The City Council unanimously agreed on Tuesday to impose a ban on feeding geese and other wildlife on public property in the city, in a new effort to manage the overpopulation of geese and so reduce the amount of waste they leave behind.
Those caught feeding will be subject to a $75 fine for a first violation, $150 for a second within a calendar year and $300 for a third within a calendar year.
Daniel Gibbins, the city’s parks superintendent, proposed the feeding ban with fines in recent months, and the measure was approved by the council’s Public Safety Committee last month and sent on to the full council.
Council member Justin Shields, chairman of the Public Safety Committee, on Tuesday said the amount of geese feces in certain parks in the city is a “serious problem” with potential public health ramifications.
“We got to get this under control,” he said. Shields said the local population of geese, predominately Canada geese, can get aggressive with people and in the way of traffic.
Council member Ann Poe agreed that the geese “are not wonderful, warm, engaging animals. They’re not always a lot of fun,” she said.
Al Weaver, a local Realtor and duck enthusiast, told the council that he was not opposed to the feeding ban, but he thought the fines pretty stiff for the violations. Gibbins noted they are similar to fines for people who violate the city’s leash ordinance for dogs.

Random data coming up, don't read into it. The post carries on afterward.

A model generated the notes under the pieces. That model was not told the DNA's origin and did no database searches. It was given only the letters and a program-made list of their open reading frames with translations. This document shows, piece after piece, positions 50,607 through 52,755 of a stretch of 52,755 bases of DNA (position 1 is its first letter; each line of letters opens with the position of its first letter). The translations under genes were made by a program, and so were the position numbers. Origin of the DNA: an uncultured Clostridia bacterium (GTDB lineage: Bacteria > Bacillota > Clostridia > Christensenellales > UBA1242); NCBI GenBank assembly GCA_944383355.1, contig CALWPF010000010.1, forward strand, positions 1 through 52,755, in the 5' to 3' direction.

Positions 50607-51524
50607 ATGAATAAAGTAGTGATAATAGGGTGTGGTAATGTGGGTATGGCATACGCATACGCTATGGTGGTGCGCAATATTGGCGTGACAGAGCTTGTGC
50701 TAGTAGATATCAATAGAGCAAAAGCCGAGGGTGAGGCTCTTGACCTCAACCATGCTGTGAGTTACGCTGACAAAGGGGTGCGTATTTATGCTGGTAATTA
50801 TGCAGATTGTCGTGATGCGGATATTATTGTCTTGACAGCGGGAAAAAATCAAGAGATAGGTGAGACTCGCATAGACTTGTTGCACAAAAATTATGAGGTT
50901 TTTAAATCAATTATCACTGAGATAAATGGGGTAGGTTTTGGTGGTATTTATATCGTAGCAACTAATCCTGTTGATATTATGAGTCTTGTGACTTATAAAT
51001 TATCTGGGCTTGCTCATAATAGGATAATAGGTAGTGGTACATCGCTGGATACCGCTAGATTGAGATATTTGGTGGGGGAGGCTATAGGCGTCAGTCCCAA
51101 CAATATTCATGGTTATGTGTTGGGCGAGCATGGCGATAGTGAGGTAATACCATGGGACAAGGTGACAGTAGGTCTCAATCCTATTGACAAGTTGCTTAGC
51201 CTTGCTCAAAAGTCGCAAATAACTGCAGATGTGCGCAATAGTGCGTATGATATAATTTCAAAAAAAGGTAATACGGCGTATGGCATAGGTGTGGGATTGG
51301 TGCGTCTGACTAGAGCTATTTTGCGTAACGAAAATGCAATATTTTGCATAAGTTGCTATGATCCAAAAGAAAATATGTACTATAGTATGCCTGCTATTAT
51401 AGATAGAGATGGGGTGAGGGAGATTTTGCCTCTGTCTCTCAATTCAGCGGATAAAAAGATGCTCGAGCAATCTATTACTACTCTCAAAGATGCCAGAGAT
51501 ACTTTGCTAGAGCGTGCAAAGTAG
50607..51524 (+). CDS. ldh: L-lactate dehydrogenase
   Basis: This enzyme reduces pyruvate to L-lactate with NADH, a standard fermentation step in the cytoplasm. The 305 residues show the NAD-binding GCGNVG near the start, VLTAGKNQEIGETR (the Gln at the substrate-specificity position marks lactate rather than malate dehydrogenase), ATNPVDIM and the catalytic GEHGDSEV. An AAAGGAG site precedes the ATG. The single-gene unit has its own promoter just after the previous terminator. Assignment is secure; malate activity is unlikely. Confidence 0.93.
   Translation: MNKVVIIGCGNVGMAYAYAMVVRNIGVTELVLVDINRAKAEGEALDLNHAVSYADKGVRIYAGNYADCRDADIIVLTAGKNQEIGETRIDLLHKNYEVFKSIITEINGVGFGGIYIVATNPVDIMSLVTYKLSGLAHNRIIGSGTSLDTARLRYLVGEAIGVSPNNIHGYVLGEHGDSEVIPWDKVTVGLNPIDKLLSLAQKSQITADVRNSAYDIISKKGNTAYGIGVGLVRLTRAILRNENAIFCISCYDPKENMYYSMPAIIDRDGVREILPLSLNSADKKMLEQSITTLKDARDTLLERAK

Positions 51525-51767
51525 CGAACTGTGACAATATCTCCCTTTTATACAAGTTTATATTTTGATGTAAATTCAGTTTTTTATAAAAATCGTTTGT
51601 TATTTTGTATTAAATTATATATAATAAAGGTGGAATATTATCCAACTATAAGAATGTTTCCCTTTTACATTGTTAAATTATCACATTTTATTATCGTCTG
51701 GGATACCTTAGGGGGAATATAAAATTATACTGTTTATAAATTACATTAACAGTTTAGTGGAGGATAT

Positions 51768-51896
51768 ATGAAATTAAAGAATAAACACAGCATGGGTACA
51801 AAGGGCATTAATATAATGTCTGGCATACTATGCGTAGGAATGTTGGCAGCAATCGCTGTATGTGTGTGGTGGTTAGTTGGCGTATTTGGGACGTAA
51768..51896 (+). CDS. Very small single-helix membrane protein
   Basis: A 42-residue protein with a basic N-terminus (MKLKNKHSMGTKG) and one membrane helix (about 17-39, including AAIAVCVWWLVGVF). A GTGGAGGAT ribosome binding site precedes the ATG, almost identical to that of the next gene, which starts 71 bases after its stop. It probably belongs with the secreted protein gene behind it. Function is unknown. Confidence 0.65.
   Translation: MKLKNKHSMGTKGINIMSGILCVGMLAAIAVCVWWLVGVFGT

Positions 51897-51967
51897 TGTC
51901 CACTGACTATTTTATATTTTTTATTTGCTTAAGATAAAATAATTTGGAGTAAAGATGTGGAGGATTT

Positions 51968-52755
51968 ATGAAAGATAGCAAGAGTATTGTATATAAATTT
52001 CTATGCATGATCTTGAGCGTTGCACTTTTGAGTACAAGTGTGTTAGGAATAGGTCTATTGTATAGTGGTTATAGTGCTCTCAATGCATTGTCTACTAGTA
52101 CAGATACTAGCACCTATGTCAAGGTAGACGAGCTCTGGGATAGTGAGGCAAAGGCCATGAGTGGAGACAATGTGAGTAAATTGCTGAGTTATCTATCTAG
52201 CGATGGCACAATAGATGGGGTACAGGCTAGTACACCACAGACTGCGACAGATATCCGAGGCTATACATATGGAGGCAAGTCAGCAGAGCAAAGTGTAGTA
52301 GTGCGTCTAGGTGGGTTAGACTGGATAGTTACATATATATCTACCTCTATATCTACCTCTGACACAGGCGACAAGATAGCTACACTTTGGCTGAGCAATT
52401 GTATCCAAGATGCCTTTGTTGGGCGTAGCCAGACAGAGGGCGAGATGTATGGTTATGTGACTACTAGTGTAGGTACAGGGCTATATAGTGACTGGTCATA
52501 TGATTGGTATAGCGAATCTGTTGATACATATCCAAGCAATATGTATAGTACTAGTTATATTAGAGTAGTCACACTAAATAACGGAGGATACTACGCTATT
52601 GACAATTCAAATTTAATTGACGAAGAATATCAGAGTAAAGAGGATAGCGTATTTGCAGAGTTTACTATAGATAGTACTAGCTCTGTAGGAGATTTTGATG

Weaver also suggested that the city employ other tactics to control the geese.
Gibbins said the city will continue an annual roundup of geese, which typically occurs in June and which the city has undertaken since 1996. He said the city also continues to expand a program of planting vegetation along bodies of water, which helps keep geese away. But he said a program to oil geese eggs would have limited effect and he said the use of border collies to scatter geese was impractical.
Council member Don Karr said Canada geese were nearly extinct and seldom seen in Cedar Rapids until geese lovers, including his father, worked to bring geese back to the city some 40 years ago.
Karr said the feeding ban was fine, but he suggested both an urban goose hunt and finding a place where youngsters could go to feed geese without breaking the law.
Gibbins said Linn County has venues just outside the city limits of Cedar Rapids where geese can be fed. The liability associated with an urban goose hunt with guns was too great, he said.
Gibbins said the city hoped the public would catch on to the feeding ban. He said the goal wasn’t to fine children.